Staunton, June 10 – The long-haul drivers’ strike against the Plato fee system has been playing “a significant role” in the growth of protest attitudes among Muscovites, adding to their anger about the city’s renovation plans and about the corruption highlighted by Aleksey Navalny’s film, according to Oleg Ivanov.
Ivanov, head of the Center for Resolution of Social Conflicts, said that Muscovite anger had increased primarily because of the city government’s plans to tear down the five-storey khrushchoby apartment blocks but that the drivers’ strike and the Navalny film made the city’s residents more ready to take to the streets (niros.ru/obschestvo/95446-v-moskve-nablyudaetsya-vysokiy-uroven-protestnyh-nastroeniy.html).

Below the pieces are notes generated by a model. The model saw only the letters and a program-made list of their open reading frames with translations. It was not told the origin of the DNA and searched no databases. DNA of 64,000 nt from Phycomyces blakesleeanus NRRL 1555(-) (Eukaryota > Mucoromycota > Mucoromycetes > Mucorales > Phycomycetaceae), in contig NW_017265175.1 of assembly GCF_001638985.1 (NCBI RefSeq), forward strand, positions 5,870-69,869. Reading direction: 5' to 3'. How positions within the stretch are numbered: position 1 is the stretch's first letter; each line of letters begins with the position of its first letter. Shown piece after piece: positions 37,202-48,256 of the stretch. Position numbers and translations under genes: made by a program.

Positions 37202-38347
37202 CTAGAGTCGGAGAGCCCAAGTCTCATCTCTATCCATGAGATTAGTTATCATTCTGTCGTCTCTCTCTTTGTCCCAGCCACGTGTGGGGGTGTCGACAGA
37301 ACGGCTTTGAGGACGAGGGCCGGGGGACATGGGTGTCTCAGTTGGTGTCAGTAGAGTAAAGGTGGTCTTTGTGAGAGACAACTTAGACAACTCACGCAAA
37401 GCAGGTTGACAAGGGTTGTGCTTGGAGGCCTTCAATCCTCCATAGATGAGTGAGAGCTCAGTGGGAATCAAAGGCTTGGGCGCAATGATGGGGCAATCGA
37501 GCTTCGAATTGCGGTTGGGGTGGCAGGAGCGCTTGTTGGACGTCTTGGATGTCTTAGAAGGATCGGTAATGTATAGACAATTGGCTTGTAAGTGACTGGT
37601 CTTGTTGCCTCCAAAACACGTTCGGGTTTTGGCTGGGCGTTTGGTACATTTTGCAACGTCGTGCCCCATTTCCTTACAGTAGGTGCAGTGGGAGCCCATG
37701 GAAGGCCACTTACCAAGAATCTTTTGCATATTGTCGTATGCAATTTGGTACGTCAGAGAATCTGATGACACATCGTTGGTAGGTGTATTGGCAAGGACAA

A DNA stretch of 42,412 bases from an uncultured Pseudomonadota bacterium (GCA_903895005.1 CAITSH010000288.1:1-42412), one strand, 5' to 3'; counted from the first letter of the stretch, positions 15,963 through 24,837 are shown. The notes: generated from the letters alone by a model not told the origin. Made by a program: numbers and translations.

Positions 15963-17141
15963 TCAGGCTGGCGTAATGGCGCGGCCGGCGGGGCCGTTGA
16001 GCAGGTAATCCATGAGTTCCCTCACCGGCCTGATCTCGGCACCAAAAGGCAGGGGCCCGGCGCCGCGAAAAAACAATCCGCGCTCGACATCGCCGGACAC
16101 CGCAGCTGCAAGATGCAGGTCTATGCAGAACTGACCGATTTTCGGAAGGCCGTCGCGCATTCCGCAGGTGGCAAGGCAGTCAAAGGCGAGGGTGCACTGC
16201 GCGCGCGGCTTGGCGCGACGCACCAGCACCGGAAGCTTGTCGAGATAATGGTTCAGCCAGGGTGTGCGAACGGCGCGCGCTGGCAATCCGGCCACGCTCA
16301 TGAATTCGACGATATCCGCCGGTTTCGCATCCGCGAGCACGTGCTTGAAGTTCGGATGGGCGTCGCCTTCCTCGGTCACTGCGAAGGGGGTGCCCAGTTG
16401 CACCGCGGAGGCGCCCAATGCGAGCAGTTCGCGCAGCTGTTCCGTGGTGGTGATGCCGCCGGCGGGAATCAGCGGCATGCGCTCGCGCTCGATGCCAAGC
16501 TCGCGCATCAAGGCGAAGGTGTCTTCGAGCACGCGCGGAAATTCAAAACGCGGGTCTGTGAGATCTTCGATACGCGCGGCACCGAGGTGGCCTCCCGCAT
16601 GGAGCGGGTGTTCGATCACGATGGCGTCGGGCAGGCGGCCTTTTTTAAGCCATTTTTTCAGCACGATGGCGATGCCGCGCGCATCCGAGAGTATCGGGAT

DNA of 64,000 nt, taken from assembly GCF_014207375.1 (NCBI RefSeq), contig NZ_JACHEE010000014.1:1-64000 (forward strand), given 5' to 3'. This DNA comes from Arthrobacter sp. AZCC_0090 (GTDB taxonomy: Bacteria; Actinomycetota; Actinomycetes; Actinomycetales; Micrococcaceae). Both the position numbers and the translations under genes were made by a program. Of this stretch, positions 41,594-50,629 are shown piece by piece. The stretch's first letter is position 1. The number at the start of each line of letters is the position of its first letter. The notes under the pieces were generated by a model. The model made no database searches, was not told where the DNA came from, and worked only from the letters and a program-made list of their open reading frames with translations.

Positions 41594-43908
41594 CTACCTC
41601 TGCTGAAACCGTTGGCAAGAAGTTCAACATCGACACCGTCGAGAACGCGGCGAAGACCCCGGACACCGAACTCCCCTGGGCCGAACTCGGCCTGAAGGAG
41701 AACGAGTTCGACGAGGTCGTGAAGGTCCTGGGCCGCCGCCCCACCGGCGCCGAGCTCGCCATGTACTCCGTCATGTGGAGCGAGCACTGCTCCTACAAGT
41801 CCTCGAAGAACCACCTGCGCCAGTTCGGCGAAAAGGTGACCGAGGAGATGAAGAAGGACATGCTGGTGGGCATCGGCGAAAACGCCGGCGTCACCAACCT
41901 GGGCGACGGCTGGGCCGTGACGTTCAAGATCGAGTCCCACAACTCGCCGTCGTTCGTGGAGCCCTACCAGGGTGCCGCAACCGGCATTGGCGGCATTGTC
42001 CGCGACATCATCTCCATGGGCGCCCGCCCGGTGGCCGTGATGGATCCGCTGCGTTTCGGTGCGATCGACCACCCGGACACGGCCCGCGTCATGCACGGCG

Meanwhile, the drivers suffered a setback in Tatarstan. There, a committee of the republic’s State Council refused to take up a draft measure calling for the cancellation of the Plato system. Its advocate, Artem Prokofyev, argued that the Council should act because the people and business wanted them to. But the committee chair refused to hold a hearing on it (prokazan.ru/news/view/118212).
That may not be the end of the story in Kazan, however. The chairman told Prokofyev that he could rework his proposal and submit it again.
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